If you are a part of the male species, then you probably feel like Superman until you hit 30 that is. This is usually the time when health issues start to pop out. As you get older, the capacity of your cells to protect itself and regenerate becomes sluggish, thus, you start hearing some of your friends complaining about aches and pains, having the need for a doctor’s check-up due to increase in cholesterol levels. Yes, this is the norm.
In this article, we will be talking about prostate cancer, its symptoms, its risk factors, and how to reduce the risk of developing prostate cancer.
What is Prostate Cancer?
Prostate cancer usually affects men in their 60’s. This condition usually occurs when abnormal cells start to develop in the prostate gland and in some cases, these abnormal cells spread to nearby organs, such as the bladder. Prostate is a small gland that can be found near the bladder. This gland is responsible for the production of semen.
Prostate cancer usually develops over time and most men live for many years without experiencing any symptoms. It’s generally localized and does not spread immediately. However, there are cases where the cancer cells rapidly spread to nearby organs thus affecting their function. Rapid progression of prostate cancer is lethal and Immediate intervention is key to prolong life.
Prostate Cancer Signs and Symptoms
Like mentioned before, prostate cancer is a slow growing condition. In early stages, signs and symptoms may be very subtle and is not definitive for prostate cancer. Some of the signs and symptoms include:
- A sudden urge to urinate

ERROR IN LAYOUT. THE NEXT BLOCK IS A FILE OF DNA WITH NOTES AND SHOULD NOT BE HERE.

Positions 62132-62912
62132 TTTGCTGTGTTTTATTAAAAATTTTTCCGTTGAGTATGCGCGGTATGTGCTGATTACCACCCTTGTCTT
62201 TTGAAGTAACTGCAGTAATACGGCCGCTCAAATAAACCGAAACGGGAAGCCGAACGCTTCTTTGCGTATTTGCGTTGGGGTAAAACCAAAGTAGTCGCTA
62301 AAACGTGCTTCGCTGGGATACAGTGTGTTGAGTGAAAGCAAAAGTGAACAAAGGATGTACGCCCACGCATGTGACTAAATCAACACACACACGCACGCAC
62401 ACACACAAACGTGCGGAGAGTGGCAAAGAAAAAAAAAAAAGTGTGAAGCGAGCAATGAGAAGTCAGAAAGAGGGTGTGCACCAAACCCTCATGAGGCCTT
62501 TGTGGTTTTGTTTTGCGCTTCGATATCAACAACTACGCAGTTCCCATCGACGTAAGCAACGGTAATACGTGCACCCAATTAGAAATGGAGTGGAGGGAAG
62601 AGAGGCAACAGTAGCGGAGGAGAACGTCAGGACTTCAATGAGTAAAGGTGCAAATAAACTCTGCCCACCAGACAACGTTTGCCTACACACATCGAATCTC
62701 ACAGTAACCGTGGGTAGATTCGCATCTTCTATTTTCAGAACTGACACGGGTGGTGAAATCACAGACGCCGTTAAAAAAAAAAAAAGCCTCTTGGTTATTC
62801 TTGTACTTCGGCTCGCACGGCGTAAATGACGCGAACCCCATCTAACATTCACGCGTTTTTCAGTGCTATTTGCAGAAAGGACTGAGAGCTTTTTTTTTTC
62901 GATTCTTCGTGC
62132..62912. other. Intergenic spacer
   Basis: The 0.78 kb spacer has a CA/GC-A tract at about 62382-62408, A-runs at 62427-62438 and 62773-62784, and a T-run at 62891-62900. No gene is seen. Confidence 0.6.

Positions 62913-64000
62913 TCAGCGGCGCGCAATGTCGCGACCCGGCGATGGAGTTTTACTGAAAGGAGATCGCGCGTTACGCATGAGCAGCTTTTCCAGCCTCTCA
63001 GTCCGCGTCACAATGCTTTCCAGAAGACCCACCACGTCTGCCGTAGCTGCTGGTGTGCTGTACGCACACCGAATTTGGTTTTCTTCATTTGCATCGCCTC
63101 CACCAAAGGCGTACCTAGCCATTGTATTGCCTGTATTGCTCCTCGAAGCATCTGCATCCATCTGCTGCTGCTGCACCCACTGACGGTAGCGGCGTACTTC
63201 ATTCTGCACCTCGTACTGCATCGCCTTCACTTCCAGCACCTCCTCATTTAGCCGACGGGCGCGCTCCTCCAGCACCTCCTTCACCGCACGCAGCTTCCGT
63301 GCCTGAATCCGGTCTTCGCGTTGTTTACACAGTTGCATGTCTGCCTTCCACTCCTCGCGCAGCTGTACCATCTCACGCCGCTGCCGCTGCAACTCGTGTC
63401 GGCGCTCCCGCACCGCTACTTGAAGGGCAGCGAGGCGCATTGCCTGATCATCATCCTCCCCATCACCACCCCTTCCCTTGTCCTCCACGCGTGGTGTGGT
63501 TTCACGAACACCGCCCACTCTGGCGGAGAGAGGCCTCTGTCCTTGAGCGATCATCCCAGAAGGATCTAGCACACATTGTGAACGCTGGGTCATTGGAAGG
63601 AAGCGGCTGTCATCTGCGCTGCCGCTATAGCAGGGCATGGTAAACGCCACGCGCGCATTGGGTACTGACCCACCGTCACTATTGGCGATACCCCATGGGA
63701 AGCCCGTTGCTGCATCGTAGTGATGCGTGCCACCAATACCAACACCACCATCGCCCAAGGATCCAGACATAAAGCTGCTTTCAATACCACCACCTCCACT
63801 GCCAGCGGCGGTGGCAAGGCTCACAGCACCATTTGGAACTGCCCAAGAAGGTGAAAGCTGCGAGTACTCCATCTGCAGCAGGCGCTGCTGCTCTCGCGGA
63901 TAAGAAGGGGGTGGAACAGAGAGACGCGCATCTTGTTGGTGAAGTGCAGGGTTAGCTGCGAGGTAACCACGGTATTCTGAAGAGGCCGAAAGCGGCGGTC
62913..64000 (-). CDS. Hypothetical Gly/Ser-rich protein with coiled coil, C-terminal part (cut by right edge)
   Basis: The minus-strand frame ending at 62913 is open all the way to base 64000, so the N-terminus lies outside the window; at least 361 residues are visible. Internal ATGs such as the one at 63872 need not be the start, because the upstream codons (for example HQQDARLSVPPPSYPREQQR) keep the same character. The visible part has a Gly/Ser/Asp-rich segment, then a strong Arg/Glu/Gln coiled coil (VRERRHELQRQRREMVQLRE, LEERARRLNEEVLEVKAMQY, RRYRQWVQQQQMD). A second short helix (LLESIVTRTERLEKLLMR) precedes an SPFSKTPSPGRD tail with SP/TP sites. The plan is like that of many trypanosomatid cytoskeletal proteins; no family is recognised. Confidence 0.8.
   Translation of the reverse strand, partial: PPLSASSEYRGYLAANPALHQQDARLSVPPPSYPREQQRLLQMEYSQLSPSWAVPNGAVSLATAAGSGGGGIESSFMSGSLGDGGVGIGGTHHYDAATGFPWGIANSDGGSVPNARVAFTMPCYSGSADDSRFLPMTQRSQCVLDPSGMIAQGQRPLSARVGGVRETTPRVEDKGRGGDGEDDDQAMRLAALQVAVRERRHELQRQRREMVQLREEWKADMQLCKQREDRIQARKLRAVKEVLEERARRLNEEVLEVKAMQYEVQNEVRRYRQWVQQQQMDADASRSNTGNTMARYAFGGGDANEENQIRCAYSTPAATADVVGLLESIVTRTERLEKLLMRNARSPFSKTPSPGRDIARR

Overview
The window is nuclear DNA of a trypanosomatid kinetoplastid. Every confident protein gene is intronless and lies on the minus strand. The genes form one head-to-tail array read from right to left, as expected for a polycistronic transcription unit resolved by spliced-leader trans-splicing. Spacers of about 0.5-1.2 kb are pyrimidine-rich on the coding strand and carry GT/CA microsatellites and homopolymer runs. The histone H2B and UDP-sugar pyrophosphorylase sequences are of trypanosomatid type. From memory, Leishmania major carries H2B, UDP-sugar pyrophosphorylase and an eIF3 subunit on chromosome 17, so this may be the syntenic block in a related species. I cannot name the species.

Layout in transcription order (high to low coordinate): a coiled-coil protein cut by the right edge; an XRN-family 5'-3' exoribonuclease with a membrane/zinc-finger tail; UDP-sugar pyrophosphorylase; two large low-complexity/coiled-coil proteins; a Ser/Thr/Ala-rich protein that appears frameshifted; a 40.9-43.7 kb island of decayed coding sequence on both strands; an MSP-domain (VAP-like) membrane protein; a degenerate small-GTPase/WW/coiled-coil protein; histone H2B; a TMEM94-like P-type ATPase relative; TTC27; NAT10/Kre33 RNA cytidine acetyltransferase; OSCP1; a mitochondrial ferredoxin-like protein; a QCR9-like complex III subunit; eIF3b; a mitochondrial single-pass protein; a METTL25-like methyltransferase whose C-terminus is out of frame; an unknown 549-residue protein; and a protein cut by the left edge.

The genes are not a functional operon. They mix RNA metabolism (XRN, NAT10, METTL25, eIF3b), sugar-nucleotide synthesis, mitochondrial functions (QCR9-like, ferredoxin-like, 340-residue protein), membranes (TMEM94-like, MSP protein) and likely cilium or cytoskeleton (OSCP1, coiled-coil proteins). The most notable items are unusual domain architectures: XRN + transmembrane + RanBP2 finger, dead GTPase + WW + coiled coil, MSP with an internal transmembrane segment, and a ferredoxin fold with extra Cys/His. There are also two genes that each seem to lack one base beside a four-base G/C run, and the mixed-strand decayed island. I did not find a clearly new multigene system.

- An increase in frequency of urination
- Having difficulty urinating (this includes: trouble starting, not able to urinate when there is an urge, poor urine flow)
- Dysuria (painful urination)
- Blood in urine or semen
Are you at Risk?
There are several factors that can increase the risk of developing prostate cancer in men. This include:
Age: As mentioned earlier, prostate usually develops after the age of 60. This is probably due to the natural wear and tear of the cells in our body and the inability of the cell to properly regenerate.
Genetics: If your father or uncle or grandfather suffered from prostate cancer, this increases your risk of developing the condition later on. Though prostate cancer is not hereditary, the genes that you have inherited increases your risk of developing prostate cancer.
Diet and Lifestyle: Like many lifestyle-induced diseases, prostate cancer can be avoided simply by making a few changes on your diet and lifestyle. Try to reduce fat intake and avoid processed meats. Also increasing intake of foods rich in anti-oxidants can not only help you prevent prostate cancer but prevent other types of cancers as well.
PSA (Prostate- Specific- Antigen) Screening
There are a lot of debates regarding PSA screening as an effective way to screen prostate cancer. A high PSA result may not necessarily mean that you have prostate cancer. Other definitive tests may be required such as biopsy, to diagnose prostate cancer. Prostate screening is usually done starting the age of 50 to provide early detection and treatment of prostate cancer.